Leading practise for D&I in 2020

Over the last 8 years, The Dream Collective has made a habit of stepping ahead of the ‘comfortable curve’ on our approach to creating inclusive cultures and advancing more women into leadership. And, it appears that 2020 is no exception to that. 

Recently, I had the pleasure of speaking at an event full of recruitment professionals looking to improve their approach to D&I. At this event, I shared a few key insights that leading practice for D&I must be built on in 2020 and given the overwhelmingly positive response I received, I wanted to share them with our wider community. With that in mind, here are three key principles that are underpinning our approach in 2020 and you might pick up that they have a bit of a theme. 

Everyone has unconscious bias

As our wonderful Head of Programs, Brooke Taylor, often says: ‘if you have a brain, you have unconscious bias’. This is because it is a primitive survival instinct that we cannot eradicate. Despite this, we too often create a narrative that unconscious bias is an ailment only suffered by men, and this is woefully incorrect. We all bring our own bias to the table and it affects both ourselves and those around us. We must keep this in mind with how we approach discussions around unconscious bias to ensure that we don’t vilify those who admit to having it, but instead help equip them to mitigate it. 

Everyone needs to bring respect, curiosity & empathy to the table

Genuine progress is often hindered by a lack of respect, curiosity & empathy. I truly believe that we must maintain our passionate commitment to agitating for change in the gender equality landscape, but too often the sentiment stops here, and that is our downfall. We need to be sure to temper this with an understanding that the majority of the population does not want to actively resist progress and rather, simply need to be given the space and grace to understand what they might be missing and given the opportunity to learn. 

Any teacher in the world will tell you that an environment in which you feel defensive or attacked is not a good environment for learning, and it certainly won’t lead to someone wanting to open up about the things they don’t understand.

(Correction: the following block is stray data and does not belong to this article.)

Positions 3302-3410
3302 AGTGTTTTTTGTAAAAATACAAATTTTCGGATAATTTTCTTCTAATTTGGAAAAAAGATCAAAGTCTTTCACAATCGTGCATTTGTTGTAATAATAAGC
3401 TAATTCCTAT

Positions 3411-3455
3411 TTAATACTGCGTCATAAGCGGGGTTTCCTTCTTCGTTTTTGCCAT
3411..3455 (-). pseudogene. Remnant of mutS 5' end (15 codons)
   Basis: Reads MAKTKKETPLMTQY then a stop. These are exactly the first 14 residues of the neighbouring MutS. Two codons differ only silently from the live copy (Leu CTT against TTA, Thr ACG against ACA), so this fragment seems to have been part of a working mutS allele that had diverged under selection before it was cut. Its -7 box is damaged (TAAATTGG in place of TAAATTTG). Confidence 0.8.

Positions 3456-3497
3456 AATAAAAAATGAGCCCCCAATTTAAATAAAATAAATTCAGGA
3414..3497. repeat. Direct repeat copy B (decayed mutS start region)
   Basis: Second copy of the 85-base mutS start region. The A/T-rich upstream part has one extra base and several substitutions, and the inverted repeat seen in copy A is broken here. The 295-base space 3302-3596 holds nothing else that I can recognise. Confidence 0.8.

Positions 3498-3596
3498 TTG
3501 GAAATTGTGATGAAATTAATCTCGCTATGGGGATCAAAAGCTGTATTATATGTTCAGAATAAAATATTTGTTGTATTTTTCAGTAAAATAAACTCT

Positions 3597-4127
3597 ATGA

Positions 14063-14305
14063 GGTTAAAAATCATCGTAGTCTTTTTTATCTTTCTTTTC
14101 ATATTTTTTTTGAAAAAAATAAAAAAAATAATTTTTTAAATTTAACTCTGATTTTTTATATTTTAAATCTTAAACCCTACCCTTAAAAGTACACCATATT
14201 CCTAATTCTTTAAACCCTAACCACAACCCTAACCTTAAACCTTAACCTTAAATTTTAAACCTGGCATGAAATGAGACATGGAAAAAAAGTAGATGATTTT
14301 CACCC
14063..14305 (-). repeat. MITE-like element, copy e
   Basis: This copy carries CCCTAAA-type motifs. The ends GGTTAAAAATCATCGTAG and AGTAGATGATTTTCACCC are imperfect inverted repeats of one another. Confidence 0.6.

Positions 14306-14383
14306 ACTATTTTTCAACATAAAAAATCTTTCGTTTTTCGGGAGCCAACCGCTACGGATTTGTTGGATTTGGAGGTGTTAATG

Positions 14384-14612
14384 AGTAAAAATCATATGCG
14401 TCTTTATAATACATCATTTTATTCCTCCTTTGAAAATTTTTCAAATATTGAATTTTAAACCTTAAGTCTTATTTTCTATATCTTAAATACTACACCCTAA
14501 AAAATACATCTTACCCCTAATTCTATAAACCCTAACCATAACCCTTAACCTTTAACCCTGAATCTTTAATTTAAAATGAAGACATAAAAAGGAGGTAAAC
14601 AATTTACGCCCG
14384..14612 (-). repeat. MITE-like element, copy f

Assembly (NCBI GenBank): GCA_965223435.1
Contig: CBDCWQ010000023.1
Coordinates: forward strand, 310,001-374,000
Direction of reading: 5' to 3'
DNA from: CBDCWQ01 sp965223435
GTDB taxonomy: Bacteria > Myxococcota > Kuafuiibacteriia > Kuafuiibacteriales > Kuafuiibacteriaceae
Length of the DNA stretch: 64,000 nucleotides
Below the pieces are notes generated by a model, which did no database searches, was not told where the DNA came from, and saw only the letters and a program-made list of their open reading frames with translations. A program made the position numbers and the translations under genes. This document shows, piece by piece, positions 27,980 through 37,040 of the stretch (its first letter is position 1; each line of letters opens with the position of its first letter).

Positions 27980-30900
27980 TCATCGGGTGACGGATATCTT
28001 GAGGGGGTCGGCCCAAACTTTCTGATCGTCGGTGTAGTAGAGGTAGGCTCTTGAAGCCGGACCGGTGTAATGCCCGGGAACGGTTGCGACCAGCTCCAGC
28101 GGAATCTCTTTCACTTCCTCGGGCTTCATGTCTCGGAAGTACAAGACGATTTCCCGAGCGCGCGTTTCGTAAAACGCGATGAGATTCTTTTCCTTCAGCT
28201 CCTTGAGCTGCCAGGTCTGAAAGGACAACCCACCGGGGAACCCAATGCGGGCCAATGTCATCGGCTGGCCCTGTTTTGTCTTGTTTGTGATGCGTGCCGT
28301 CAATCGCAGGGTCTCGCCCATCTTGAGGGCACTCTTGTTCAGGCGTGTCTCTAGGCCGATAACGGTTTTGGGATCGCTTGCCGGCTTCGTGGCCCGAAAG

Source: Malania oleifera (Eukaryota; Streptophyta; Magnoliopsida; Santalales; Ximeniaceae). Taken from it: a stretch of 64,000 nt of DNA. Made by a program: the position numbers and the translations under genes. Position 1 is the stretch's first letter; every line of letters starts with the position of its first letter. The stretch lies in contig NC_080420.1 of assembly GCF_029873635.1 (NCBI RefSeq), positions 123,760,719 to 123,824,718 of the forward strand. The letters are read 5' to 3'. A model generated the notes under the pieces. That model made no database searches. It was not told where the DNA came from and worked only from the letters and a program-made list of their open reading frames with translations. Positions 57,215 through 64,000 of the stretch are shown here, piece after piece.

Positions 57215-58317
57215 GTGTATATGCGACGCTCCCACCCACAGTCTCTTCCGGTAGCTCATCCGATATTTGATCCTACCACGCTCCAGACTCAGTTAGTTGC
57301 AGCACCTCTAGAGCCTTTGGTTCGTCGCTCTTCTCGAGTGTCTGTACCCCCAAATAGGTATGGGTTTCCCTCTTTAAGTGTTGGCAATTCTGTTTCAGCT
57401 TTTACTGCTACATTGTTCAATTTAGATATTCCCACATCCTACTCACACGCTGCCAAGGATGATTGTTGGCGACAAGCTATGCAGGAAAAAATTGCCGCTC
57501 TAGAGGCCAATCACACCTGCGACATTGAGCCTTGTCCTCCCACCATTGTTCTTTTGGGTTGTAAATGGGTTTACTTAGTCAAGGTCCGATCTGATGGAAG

Therefore, to create the best possible environment to have conversations about diversity and inclusion, we need to bring the same respect, curiosity & empathy that we wish to see in others

Everyone needs to be brought on the journey with us

I have heard it said (and said it myself) many times that ‘it’s ridiculous to ignore half of the human populace!’. This has often been in reference to organisations with little to no female representation in their leadership, or the dreaded all male panel. 

Now, if we apply this same rationale to the work of organisations such as The Dream Collective, who are working to see more women advance into leadership, the same question should be posed. This is why we have decided to tackle this challenge head-on, taking our years of knowledge and leading practice expertise, and channeling it into investing in advancing men’s inclusive leadership capabilities. By doing this, we are able to address both sides of the capability building that is needed to resolve the rift in our leadership pipeline. 

The true success of diversity and inclusion initiatives hinges on the active involvement of everyone, not just segments of the population or organisation. Bringing everyone along on the journey toward more equal and inclusive workplace cultures is the key to driving real progress.

Written by Taylor Hawkins, Head of Innovation & Growth, The Dream Collective